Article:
Thursday, April 20, 2017

Newspaper Decline Continues To Weigh on AP Earnings

Earnings at The Associated Press shrank substantially last year compared with 2015, when the news organization enjoyed a large tax benefit that skewed its results. Revenue also edged downward, reflecting continued contraction in the newspaper industry and a stronger U.S. dollar that reduced the value of overseas sales.

The AP reports Net income last year shrank to $1.6 million from $183.6 million in 2015, a 99 percent decline. The 2015 profit figure was bolstered by a one-time, $165 million tax benefit. AP's 2014 net income of $140.9 million was also boosted by a large non-recurring gain from the sale of a stake in a sports data company. In 2013, net income at the AP — a nonprofit news cooperative — was $3.3 million.

Revenue at AP dropped 2 percent to $556.3 million in 2016. The news agency gave some papers lower rates in exchange for longer contracts, Dale said. The number of U.S. newspaper customers didn't change much.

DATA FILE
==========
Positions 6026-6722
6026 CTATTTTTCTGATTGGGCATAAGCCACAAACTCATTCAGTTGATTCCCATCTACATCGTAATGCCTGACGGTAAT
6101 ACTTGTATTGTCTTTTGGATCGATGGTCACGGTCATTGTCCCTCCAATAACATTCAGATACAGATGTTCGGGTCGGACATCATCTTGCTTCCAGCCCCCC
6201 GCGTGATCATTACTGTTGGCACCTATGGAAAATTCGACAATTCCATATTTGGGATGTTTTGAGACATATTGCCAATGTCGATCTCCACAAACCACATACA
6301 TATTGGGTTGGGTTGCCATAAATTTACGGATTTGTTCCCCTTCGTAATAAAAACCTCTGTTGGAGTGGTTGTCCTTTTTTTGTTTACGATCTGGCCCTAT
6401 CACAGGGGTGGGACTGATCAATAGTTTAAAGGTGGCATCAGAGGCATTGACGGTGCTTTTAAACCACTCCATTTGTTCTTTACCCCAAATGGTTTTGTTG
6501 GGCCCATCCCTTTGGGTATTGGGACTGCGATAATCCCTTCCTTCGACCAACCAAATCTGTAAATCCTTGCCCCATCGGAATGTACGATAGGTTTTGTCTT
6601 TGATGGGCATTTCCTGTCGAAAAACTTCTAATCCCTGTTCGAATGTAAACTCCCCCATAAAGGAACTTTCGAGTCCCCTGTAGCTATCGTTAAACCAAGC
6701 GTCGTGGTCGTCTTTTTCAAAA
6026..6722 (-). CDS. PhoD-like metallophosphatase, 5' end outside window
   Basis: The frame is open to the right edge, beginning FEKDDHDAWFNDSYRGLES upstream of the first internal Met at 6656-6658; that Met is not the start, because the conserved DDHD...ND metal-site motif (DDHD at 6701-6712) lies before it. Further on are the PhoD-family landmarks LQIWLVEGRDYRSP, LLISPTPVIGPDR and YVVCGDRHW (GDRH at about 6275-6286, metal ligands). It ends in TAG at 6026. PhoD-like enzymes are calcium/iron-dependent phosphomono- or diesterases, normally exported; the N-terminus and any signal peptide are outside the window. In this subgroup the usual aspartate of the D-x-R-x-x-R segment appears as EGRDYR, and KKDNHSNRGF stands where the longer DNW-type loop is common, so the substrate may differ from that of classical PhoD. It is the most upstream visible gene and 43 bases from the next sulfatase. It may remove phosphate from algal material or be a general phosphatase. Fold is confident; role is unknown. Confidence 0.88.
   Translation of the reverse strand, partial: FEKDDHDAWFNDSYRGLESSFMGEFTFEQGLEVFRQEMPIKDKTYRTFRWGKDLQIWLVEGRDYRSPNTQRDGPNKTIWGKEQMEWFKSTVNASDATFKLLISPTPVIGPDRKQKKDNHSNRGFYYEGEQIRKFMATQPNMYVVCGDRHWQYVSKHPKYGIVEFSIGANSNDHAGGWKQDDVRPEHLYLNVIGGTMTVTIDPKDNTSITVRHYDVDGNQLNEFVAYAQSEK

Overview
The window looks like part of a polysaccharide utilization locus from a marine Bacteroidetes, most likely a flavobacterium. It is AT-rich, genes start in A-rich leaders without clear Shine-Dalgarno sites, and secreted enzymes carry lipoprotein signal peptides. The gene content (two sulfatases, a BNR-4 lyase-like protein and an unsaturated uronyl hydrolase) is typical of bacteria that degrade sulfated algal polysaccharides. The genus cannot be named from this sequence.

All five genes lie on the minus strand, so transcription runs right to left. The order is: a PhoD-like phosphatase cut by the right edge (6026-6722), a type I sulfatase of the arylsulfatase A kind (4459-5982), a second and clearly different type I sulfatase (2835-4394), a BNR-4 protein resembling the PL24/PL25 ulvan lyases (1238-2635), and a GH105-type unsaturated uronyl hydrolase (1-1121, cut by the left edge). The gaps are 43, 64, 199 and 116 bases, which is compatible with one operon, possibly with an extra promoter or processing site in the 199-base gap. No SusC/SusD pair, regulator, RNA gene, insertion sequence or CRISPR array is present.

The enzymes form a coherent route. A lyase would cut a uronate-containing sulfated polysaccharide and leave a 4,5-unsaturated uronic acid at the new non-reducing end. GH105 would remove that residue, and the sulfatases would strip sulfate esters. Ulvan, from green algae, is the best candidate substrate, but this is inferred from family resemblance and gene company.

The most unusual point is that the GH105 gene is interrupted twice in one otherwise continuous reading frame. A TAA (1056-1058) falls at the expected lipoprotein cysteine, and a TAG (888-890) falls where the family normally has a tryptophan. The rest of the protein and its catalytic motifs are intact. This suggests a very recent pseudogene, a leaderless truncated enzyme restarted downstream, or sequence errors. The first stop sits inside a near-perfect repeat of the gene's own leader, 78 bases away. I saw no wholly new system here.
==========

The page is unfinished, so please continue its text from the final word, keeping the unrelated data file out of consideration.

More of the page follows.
AP's annual revenue peaked in 2008 at $748 million, and has mostly fallen since then, battered by the shift to online media and the decline of newspapers. The news agency, which sells other media organizations subscriptions to its print stories, videos and photos, has worked to make up the shortfall by investing more in video and focusing on new overseas customers.

Nearly half of AP's revenue comes from TV broadcasters. Newspapers account for 23 percent of revenue. U.S. papers make up the bulk of that, contributing 19 percent of total revenue. Internet companies like Yahoo and Microsoft contribute about another 10 percent. AP also gets money from other agencies and radio stations.

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